Lufthansa prepares broadband service at 36,000ft

German airline Lufthansa is to launch a wireless broadband Internet service next month that will target executives and other...

German airline Lufthansa is to launch a wireless broadband Internet service next month that will target executives and other heavy data users both on the ground and in the air.

From 15 January, Lufthansa will offer broadband Internet service on a Boeing 747-400 that flies daily between Frankfurt and Washington DC. Lufthansa will also begin providing wireless LAN (WLAN) service in more than 50 lounges.

"Our aim is to offer broadband connectivity to passengers on all our long-haul flights outside Europe and in our many lounges around the world," Lufthansa spokesman Bernd Hoffman said. "We expect substantial demand for the service."

Connexion by Boeing, a unit of The Boeing Company in Seattle, will provide the satellite-based data communications service in the air. Vodafone will provide the WLAN service on the ground.

The in-flight broadband service will offer speeds of up to 20Mbps (bits per second) to the aircraft and 1Mbps from the aircraft, although the speeds can vary depending on the weather and other factors, said Connexion spokesman Terrance Scott.

"At the very minimum, customers should have ISDN (Integrated Service Digital Network) speeds of 64Kbps, but most of the time speeds will be much higher," said Hoffmann, adding that the WLAN service will be available at speeds up to 11Mbps.

The onboard Internet service will be free during the three-month trial. Initially, the WLAN service will also be free. None of the companies provided pricing details.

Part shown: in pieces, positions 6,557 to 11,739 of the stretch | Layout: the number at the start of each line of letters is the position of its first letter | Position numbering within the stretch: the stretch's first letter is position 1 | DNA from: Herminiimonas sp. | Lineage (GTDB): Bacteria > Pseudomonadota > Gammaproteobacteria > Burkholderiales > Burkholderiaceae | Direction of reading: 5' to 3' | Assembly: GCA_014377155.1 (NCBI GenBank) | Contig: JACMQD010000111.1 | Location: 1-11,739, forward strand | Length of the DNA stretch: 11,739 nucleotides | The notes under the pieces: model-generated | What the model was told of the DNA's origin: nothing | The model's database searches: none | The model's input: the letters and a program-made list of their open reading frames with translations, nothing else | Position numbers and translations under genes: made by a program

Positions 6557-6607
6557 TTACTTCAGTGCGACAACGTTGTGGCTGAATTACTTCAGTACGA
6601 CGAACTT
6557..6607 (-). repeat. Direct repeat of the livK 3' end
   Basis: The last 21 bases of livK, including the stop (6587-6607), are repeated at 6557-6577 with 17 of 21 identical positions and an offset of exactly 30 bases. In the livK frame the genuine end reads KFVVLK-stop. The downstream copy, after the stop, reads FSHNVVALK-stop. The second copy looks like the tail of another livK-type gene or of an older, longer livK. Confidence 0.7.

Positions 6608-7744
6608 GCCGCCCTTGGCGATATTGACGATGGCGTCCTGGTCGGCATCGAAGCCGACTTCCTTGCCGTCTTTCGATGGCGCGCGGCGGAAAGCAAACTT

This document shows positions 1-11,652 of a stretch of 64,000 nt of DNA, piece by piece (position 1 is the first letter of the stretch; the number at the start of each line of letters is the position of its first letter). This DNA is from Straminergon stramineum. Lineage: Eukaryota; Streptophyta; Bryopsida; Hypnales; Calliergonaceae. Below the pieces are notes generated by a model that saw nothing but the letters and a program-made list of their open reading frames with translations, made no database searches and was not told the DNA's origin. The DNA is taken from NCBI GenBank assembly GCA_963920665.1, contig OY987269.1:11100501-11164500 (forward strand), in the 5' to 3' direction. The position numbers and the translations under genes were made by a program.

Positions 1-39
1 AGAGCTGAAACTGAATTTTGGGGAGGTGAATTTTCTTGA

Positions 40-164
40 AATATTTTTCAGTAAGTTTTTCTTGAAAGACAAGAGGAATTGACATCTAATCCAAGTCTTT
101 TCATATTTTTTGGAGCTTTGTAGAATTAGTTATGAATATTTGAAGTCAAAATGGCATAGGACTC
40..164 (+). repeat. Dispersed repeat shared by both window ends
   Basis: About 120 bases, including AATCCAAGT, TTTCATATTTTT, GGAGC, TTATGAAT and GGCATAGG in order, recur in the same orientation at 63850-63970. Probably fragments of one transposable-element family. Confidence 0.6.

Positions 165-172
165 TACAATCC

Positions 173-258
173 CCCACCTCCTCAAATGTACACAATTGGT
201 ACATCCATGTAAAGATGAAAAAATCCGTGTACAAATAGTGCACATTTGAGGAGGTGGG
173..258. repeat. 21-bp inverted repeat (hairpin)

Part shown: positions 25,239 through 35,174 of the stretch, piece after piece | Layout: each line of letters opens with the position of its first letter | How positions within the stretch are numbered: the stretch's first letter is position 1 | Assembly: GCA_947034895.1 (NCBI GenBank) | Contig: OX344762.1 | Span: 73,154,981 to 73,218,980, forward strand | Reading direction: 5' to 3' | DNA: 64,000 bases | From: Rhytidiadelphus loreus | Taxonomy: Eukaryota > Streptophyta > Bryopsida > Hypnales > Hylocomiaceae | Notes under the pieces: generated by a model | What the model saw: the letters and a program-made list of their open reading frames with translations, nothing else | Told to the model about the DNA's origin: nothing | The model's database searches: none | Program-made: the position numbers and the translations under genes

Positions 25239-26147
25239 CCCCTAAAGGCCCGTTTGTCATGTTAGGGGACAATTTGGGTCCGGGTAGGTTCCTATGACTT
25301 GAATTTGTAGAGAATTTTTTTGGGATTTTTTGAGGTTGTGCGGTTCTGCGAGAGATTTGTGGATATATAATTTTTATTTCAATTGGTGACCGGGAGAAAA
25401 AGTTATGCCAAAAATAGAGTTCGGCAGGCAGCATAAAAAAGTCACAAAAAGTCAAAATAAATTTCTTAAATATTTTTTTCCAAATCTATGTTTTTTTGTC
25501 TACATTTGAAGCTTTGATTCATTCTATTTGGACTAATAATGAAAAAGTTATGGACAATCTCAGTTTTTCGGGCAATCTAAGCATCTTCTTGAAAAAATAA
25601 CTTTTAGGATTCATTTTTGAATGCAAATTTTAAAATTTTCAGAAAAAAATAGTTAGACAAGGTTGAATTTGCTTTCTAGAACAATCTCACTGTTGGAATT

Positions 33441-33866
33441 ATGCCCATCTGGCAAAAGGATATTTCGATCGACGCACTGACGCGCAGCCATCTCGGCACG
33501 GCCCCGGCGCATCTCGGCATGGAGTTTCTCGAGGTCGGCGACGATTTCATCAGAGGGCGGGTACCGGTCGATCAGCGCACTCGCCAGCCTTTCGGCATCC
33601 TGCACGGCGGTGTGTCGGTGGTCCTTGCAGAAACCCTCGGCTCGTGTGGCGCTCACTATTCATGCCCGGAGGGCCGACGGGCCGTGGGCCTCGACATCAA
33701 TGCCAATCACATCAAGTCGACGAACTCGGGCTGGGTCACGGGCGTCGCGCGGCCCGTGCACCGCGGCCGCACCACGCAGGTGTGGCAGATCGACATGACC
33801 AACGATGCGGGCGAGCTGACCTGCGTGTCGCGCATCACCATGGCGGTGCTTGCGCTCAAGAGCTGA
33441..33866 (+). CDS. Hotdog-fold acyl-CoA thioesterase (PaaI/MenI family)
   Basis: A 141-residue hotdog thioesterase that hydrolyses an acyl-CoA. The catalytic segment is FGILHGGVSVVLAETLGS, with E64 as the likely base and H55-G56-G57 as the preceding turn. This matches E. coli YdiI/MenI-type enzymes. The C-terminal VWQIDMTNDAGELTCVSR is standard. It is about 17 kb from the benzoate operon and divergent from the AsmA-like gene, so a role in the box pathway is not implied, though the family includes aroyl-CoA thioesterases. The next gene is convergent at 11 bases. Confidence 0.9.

"We need to see how both technologies work and get a feel for what customers are willing to pay," Hoffmann said. "Whether we charge for each service separately or together and how we will brand and market the service are issues we still have to resolve."

First-class and business-class travellers will be able to plug their notebooks directly into the aircraft's onboard LAN with cables and sockets integrated into their seats or, alternatively, use a wireless connection. Economy-class passengers will only be able to connect to the system with WLAN-equipped notebooks.

Lufthansa has forged ahead with its plans to offer Internet connectivity onboard its aircraft despite last year's decision by Connexion's three primary airline partners - American Airlines, Delta Air Lines. and United Airlines - to withdraw their financial support after they incurred severe financial losses following the 11 September terrorist attacks

Meanwhile, Connexion has enlisted several other airline customers, including British Airways, Japan Airlines and Scandinavian Airlines.

BA will roll out Internet service aboard its aircraft in February.

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